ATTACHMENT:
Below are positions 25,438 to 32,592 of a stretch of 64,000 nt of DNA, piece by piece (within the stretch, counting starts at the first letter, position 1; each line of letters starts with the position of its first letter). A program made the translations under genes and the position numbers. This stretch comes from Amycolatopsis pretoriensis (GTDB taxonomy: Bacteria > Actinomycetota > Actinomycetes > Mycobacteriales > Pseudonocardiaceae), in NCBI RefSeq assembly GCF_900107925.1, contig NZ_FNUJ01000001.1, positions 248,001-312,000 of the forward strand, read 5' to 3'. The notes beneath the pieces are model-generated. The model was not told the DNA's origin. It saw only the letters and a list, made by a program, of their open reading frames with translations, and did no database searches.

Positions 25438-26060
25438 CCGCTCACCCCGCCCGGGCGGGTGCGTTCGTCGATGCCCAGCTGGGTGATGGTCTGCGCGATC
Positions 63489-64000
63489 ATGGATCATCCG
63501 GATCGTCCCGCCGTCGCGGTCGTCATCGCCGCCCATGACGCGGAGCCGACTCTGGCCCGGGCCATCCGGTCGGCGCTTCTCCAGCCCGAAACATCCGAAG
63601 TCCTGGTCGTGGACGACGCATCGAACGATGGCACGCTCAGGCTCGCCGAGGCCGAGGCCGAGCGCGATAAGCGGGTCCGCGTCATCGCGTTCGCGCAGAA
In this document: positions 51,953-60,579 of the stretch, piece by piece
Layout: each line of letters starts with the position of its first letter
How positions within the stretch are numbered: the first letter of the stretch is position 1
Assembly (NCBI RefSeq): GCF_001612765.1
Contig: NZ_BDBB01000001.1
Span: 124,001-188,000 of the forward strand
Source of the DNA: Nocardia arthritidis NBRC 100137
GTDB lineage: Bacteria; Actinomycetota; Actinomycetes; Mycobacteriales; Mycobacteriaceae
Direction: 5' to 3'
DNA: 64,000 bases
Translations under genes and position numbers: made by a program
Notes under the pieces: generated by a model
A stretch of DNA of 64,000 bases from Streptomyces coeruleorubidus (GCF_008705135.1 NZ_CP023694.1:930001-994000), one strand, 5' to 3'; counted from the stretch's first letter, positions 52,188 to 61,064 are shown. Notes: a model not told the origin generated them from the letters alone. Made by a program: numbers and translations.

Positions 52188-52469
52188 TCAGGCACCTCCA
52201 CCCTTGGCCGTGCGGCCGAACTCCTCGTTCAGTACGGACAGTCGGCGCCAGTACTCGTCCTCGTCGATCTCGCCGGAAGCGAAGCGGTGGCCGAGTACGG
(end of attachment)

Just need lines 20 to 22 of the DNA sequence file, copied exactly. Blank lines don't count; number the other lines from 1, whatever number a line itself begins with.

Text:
A stretch of DNA of 64,000 bases from Streptomyces coeruleorubidus (GCF_008705135.1 NZ_CP023694.1:930001-994000), one strand, 5' to 3'; counted from the stretch's first letter, positions 52,188 to 61,064 are shown. Notes: a model not told the origin generated them from the letters alone. Made by a program: numbers and translations.

Positions 52188-52469
52188 TCAGGCACCTCCA